What about sweet cravings? Paul Jaminet thinks that sugar cravings might actually be fatty meat cravings. It sounds crazy on the face of it, but he makes some salient points. First, certain amino acids are actually slightly sweet. These sweeter amino acids are also hydrophobic, which means they are found inside cells with fats, and they repel water (fat doesn’t mix with water). Hydrophilic amino acids, which are water-soluble, do not associate with fat, and trigger the umami tastebuds, are not sweet. A leading theory of sweetness even suggests that in order for a compound to be sweet (to interact with sweetness receptors), it must be hydrophobic. Paul suggests that in a Paleolithic environment with ample prey, bland (rather than sweet) tubers and less abundant/seasonal fruits, cravings for sweets drove us to eat calorie-dense, nutrient-rich fatty meat.

It’s possible, yet again, that our animal bodies are confused by the modern (and totally understandable) conflation of sweet with sugar and misinterpret what is actually a need for fat. Perhaps those sweet cravings turn into sugar binges because sugar isn’t actually what your body wants.

3. You’re addicted to wheat.

Wheat contains opioid peptides that may be able to activate opioid receptors in our bodies. You know what else activates opioid receptors? Opium, morphine, and heroin. (I’ve never tried any of them, but I hear they can inspire some real devotion from their users. See: Trainspotters, Requiem for a Dream.) I know that may sound glib, and I’ll be the first to admit that research into this is still very preliminary. You won’t find any ironclad evidence on PubMed that wheat is addictive. But the thinking goes that rather than hitting you like a ton of bricks and rendering you speechless from the sublime triggering of your opioid receptors, wheat addiction manifests as a stubborn lingering thing.

Evidence does exist, however limited. One older paper (PDF) that identifies multiple opioid peptides in wheat gluten, suggests that they are capable of binding to brain opioid receptors via a “plausible biomechanical mechanism,” and deems them of “physiological significance.” Dr. Emily Deans, of Evolutionary Psychiatry, has actually used naltrexone – a drug that blocks opiate receptors – to curb wheat cravings in celiac patients who are trying to kick the “habit.”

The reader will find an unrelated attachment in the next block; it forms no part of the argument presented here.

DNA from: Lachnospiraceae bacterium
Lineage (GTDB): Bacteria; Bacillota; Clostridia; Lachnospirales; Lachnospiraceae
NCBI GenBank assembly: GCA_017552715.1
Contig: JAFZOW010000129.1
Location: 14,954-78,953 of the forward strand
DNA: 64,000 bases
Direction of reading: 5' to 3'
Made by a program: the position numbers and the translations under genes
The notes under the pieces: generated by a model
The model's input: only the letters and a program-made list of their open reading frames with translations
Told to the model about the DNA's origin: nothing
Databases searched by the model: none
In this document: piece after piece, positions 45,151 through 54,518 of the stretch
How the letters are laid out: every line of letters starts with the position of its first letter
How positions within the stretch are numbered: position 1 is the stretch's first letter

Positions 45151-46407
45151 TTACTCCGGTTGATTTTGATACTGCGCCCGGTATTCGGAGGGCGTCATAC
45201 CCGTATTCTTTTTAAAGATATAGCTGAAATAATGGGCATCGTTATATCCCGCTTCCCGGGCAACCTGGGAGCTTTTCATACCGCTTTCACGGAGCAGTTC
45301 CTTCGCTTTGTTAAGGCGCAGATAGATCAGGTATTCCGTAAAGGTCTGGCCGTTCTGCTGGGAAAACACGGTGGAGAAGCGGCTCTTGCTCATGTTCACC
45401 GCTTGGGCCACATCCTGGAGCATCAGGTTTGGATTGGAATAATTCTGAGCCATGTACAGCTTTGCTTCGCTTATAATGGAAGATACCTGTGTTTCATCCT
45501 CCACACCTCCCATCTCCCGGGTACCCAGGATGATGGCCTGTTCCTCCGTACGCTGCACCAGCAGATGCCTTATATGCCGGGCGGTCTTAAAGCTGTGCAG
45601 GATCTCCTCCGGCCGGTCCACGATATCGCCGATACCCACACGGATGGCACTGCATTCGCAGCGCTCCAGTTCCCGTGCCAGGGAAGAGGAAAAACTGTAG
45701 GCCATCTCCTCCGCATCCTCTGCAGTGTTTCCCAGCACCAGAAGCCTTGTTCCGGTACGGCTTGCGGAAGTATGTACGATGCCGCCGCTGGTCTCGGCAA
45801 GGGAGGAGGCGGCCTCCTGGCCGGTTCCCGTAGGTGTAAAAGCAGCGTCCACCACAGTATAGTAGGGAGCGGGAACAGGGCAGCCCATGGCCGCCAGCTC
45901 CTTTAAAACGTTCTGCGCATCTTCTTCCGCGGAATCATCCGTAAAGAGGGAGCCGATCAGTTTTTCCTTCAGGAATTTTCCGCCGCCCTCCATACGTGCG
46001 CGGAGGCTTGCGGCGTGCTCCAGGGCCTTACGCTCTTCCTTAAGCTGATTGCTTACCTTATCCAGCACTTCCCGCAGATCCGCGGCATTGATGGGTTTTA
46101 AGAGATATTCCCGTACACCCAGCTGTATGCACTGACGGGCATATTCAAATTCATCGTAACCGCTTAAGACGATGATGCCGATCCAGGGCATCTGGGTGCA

Wheat plays a huge role in the diets of industrialized nations. If you’re reading this, you probably grew up eating it. You may still be eating it from time to time – and that may be at least partly responsible for your urge to eat that slice of bread.

4. You’re addicted to sugar.

Similarly to wheat, sugar has addictive properties. A review of the rat studies shows that rodents will become quite addicted to sugar rather quickly, at times even choosing it over pharmaceutical-grade cocaine. There’s evidence that the addictive properties affect humans, too. As with wheat, naltrexone has been shown to reduce the rewarding properties of sugar in people. When you block the opiate receptors in the brain, sugar simply isn’t as rewarding and you’re not driven to consume as much of it. 

Sugar appears to be addictive in both rats and humans. You, being a human, could very well be drawn to make bad decisions about sweets because you are addicted to them.

5. You’re stressed out.

Everyone knows about “stress eating.” Chronic stress is repeatedly linked to obesity and overeating, and there’s strong evidence that it even elicits cravings for specific foods or nutrients. Like sugar. Remember our old friend cortisol? It’s one of the premier stress hormones, and in high cortisol responders – people that secrete lots of cortisol in response to stress – cravings for and intake of sweets increase dramatically. Stress also appears to increase the desire for “comfort foods,” those deadly high-sugar, high-fat concoctions, via an increase in ghrelin, a hunger hormone.

Stress can also lead to salt cravings, probably because the adrenal glands which produce stress hormones also produce hormones which monitor electrolyte balance. And indeed, stress can also increase salt requirements, which, as we know from earlier, can often manifest as “chips cravings” or “cracker cravings.”

6. You’re training too much without adequate fueling.